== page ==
Bulletin of Symbolic Logic 11 (2):172-184 (2005)

Wilfried Sieg
Carnegie Mellon University
Two young logicians, whose work had a dramatic impact on the direction of logic, exchanged two letters in early 1931. Jacques Herbrand initiated the correspondence on 7 April and Kurt Gödel responded on 25 July, just two days before Herbrand died in a mountaineering accident at La Bérarde (Isère). Herbrand's letter played a significant role in the development of computability theory. Gödel asserted in his 1934 Princeton Lectures and on later occasions that it suggested to him a crucial part of the definition of a general recursive function. Understanding this role in detail is of great interest as the notion is absolutely central. The full text of the letter had not been available until recently, and its content (as reported by Gödel) was not in accord with Herbrand's contemporaneous published work. Together, the letters reflect broader intellectual currents of the time: they are intimately linked to the discussion of the incompleteness theorems and their potential impact on Hilbert's Program.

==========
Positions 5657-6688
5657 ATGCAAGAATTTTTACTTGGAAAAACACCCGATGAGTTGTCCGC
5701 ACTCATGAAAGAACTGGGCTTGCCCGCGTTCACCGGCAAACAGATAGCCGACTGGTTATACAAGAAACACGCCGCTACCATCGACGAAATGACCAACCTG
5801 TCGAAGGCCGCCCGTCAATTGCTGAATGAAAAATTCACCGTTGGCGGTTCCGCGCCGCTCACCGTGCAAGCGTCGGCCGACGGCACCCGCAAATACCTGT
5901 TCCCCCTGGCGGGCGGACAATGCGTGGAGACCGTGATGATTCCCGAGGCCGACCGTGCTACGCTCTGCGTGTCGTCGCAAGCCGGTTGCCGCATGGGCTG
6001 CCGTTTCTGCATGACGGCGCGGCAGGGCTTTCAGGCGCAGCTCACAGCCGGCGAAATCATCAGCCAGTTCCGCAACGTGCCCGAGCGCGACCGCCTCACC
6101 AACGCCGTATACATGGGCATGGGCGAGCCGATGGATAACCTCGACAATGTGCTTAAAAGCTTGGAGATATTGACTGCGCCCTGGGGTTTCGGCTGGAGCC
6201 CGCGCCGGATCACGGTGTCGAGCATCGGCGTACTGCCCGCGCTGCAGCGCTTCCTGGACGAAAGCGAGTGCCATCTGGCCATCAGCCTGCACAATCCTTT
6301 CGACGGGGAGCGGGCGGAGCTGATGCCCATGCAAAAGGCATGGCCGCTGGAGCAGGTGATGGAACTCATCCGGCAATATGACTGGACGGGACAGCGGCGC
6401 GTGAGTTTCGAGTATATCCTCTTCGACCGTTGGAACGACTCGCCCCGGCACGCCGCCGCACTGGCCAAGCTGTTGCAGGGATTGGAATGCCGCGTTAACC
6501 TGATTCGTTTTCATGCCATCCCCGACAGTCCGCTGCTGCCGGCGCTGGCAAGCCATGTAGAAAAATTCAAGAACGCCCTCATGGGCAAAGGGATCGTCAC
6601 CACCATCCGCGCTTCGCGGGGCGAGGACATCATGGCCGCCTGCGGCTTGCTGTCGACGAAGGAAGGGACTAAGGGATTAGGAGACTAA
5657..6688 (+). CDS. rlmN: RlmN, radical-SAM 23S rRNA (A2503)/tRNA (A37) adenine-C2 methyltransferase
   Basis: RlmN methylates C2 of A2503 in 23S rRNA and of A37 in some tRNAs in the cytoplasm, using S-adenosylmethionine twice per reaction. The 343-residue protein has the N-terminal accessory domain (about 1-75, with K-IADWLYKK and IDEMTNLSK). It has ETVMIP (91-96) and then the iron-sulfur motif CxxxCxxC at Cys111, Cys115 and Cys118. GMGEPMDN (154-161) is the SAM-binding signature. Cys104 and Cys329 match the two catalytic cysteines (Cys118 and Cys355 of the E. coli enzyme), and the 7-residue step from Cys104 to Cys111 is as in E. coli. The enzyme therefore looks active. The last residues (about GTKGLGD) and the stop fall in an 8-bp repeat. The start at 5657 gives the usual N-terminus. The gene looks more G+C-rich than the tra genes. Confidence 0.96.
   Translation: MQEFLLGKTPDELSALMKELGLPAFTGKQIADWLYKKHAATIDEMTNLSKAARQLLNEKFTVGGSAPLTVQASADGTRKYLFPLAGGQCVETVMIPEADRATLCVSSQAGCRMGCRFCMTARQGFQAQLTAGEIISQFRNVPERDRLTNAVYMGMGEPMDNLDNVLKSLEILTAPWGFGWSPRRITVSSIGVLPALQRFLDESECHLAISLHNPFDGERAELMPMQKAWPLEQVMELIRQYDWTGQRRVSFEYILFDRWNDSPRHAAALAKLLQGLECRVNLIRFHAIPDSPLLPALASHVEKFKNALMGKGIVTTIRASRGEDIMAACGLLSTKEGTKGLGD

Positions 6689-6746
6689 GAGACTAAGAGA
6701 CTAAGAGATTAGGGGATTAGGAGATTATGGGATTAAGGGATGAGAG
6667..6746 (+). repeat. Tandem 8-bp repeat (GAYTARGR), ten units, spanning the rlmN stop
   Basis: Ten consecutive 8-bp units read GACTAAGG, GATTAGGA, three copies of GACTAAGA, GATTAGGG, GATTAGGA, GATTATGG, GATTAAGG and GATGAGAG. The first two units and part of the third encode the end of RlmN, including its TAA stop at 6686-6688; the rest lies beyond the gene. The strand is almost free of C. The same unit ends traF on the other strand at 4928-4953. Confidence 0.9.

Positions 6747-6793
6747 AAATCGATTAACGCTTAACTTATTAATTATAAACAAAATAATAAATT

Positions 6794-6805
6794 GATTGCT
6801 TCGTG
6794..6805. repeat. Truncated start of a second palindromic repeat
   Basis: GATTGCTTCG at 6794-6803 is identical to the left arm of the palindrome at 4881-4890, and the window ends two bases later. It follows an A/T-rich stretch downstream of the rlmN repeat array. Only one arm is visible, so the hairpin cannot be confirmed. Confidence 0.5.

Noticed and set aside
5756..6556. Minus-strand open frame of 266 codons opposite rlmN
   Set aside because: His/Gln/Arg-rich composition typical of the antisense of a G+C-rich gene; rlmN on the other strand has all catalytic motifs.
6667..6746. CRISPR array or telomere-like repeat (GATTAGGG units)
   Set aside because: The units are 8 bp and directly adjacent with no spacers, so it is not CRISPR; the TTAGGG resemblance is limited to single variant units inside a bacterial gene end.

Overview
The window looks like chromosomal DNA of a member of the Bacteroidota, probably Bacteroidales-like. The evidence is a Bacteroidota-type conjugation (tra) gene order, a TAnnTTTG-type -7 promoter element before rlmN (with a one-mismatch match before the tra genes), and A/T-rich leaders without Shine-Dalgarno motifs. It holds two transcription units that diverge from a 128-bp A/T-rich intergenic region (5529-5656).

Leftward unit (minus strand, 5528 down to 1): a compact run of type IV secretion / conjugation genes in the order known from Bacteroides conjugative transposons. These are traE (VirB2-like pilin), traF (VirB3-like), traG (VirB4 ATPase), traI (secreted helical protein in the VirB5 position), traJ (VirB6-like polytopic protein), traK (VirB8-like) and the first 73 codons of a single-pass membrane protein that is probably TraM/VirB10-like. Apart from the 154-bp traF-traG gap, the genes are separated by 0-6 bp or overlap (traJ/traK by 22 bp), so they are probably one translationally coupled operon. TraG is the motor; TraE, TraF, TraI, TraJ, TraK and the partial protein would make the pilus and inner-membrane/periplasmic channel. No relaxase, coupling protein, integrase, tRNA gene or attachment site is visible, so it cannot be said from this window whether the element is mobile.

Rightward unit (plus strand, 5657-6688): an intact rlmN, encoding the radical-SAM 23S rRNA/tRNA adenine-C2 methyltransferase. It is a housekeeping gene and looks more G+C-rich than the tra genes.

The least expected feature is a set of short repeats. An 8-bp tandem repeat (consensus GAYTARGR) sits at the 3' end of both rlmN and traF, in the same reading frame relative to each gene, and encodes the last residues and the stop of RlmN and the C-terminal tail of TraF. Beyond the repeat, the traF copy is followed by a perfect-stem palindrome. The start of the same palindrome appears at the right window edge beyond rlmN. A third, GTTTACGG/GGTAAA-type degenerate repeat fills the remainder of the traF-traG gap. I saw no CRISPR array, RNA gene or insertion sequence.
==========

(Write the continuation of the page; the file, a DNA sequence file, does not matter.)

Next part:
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DOI 10.2178/bsl/1120231628
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References found in this work BETA

Mechanical Procedures and Mathematical Experience.Wilfried Sieg - 1994 - In Alexander George (ed.), Mathematics and Mind. Oxford University Press. pp. 71--117.
Some Facts About Kurt Gödel.Hao Wang - 1981 - Journal of Symbolic Logic 46 (3):653-659.

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The Physical Church-Turing Thesis: Modest or Bold?Gualtiero Piccinini - 2011 - British Journal for the Philosophy of Science 62 (4):733-769.
Kurt Gödel and Computability Theory.Richard Zach - 2006 - In Arnold Beckmann, Ulrich Berger, Benedikt Löwe & John V. Tucker (eds.), Logical Approaches to Computational Barriers. Second Conference on Computability in Europe, CiE 2006, Swansea. Proceedings. Berlin: Springer. pp. 575--583.
Jean van Heijenoort and the Gödel Editorial Project.John W. Dawson - 2012 - Logica Universalis 6 (3-4):293-299.

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